icon bookmark-bicon bookmarkicon cameraicon checkicon chevron downicon chevron lefticon chevron righticon chevron upicon closeicon v-compressicon downloadicon editicon v-expandicon fbicon fileicon filtericon flag ruicon full chevron downicon full chevron lefticon full chevron righticon full chevron upicon gpicon insicon mailicon moveicon-musicicon mutedicon nomutedicon okicon v-pauseicon v-playicon searchicon shareicon sign inicon sign upicon stepbackicon stepforicon swipe downicon tagicon tagsicon tgicon trashicon twicon vkicon yticon wticon fm

‘Cuban people are very well-informed about US attempts to undermine their government’

‘Cuban people are very well-informed about US attempts to undermine their government’
The Cubans are not open to manipulation which makes it more difficult for aid providers to provide aid, and for recipients to know what they are getting is true help, activist from the Answer Coalition Eugene Puryear told RT.

A new leaked report says that the US secretly sent young Latinos to Cuba to trigger political unrest. The "travelers" project was launched in Cuba in October 2009 by the US Agency for International Development (USAID). Another US attempt to spy on the neighboring country was from an HIV-prevention workshop.

RT:What do you make of such tactics - recruiting people under the guise of innocent assistance, while undermining the nation?

Eugene Puryear: Well, I think it is absolutely deplorable on multiple levels. First and foremost, from the point of view of the regime change level. The State Department is constantly saying about the civil society promotion, but the reality is that the Cuban government is in fact supported by the Cuban people and supporting these regime change programs are vastly misguided. Secondly, sending people in there, essentially viewing them as expendable, telling them to go there with almost no training and really just hoping to get something out of it, but not caring whether they are in prison or anything of that nature. Third, equally if perhaps not most importantly of all of these things, is that now all sorts of people, not just aid workers but tourists, and everybody knows that tourism is one of the main industries in Cuba, say “I don’t want to go there because I don’t want them to treat me like perhaps I’m a spy or something of that nature.” So it harms the nation of Cuba and the people of Cuba who depend on this industry to bring in foreign currency to support their economy, to allow them to have things like universal healthcare that is celebrated around the world as one of the greatest. So I think it is deplorable at multiple levels.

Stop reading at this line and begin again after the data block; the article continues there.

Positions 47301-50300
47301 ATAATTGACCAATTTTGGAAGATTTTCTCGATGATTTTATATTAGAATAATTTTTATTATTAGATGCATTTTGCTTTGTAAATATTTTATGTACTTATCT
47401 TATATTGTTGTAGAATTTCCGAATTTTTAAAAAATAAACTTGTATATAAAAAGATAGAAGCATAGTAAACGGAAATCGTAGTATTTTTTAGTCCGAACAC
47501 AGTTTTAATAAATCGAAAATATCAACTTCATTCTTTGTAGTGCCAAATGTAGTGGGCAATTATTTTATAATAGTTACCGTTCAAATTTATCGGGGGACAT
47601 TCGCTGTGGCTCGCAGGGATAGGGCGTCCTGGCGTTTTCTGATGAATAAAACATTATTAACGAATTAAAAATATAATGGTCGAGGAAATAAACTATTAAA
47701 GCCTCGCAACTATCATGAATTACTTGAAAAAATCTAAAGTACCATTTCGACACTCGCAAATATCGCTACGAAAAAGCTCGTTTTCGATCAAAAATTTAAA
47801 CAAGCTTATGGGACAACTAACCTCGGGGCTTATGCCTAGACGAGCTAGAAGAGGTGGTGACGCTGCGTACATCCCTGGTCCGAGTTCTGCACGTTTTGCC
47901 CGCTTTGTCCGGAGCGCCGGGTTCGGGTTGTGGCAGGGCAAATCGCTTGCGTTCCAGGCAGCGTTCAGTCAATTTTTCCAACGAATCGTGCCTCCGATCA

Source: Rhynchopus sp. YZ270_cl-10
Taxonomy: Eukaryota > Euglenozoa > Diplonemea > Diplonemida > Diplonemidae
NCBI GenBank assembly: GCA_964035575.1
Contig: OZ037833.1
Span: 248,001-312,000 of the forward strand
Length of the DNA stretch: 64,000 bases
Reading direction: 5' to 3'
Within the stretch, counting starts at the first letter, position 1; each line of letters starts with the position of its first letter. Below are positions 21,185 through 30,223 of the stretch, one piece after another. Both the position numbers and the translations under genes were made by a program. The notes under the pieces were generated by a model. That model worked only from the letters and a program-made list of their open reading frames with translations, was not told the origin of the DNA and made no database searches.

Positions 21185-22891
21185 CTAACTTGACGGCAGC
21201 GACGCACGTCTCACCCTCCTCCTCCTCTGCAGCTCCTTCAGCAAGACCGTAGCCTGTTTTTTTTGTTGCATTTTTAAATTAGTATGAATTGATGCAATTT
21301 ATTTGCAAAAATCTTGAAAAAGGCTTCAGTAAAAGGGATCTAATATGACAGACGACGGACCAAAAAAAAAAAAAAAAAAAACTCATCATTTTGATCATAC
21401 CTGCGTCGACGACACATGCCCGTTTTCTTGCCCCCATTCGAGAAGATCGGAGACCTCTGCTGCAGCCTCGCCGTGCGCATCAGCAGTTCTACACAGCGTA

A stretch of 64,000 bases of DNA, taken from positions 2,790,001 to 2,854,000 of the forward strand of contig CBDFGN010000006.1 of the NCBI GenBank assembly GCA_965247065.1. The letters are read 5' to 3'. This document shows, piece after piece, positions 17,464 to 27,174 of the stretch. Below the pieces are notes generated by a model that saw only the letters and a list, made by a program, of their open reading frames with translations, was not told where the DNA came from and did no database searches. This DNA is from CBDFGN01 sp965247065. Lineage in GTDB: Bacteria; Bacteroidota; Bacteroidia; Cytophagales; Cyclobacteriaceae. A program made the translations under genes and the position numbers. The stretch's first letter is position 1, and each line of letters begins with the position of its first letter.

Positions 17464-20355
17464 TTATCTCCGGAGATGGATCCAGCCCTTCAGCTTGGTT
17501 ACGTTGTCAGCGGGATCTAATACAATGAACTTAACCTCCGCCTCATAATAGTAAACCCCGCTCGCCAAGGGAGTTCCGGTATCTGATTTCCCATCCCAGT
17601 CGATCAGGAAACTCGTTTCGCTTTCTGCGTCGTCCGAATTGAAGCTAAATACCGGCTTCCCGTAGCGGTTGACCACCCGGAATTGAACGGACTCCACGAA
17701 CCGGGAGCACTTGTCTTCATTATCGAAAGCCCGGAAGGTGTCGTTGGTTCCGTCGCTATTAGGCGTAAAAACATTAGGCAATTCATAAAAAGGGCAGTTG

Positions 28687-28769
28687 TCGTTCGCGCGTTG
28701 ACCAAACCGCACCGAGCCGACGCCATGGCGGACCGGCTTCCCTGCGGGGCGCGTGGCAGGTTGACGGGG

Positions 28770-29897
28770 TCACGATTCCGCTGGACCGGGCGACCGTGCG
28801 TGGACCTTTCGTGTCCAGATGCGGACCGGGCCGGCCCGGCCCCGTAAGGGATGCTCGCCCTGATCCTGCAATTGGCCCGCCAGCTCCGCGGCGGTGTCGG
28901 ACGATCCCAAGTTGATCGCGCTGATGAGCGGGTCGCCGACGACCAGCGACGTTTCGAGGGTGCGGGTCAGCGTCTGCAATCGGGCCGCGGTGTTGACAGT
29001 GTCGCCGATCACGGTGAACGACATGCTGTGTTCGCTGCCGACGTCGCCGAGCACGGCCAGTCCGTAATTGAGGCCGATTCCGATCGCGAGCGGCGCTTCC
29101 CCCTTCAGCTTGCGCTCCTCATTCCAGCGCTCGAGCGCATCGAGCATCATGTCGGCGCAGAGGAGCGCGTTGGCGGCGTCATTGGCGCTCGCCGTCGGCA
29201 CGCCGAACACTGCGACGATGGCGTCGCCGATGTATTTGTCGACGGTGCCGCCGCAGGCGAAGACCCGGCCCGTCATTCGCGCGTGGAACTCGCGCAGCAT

RT:How does this kind of recruiting actually work?

EP: It is difficult to say 100 percent, but we do know at least from some documents and from an individual who was a double agent inside of Venezuela and Cuba who was recruited and was released a bit earlier this year, that they recruit people from any number of ways, especially young people from college campuses, different sort of travel programs, more or less everywhere when they feel that there will be some conglomeration of students who for whatever reason could be there from a country where there is already political turmoil, people who may have some personal predisposition against Cuba, but certainly it happens on all levels. We also see moving away from young people, in particular we know as an absolute fact that the US government has approached many of the Cuban doctors that serve abroad in Venezuela, Brazil and other places, and attempted to woo them, we see it in the sports world. So really anyone who perhaps they view has any potential or predisposition to this or some sort of leverage against them. From these young people and from what has been reported that many of them were recruited as students, and I think this is the way these things often happen, when people who are “Oh, I’m interested being involved in some NGO projects” and you sign up with an NGO that looks great, then it turns out that it is a USAID program that asks you to run intelligence operations.

RT:Latin American leaders, who oppose the US, have frequently blamed Washington for plotting revolutions in their countries. With Cuba now, are we seeing the White House using an undercover plot plan?

EP: It certainly is, because ultimately it makes every single person even we who have entirely positive and altruistic motives, it makes it much more difficult for them to do their work from the point of view of not only the government, but also the attitude of the people. Quite frankly, the Cuban people are very well-informed of this sort of things; they know that since 1960 there has been any number of US efforts on the Cuban government, from assassinations to invasions to the promotion of terrorism inside of Miami. People who are coming in and offering aid, people of Cuba are not open to this form of manipulation in a large-scale way. And perhaps they will be also more wary about NGOs coming in, not themselves wanting to be manipulated by a foreign power. So it makes it much more difficult for aid providers to provide the aid and it makes it much more difficult for those who are receiving the aid to really know what they are getting is a true person-to-person contact that is for the good of the people as supposed, not something they are being used as pawns. I think many people in Cuba and around the world are not interested in it.

The statements, views and opinions expressed in this column are solely those of the author and do not necessarily represent those of RT.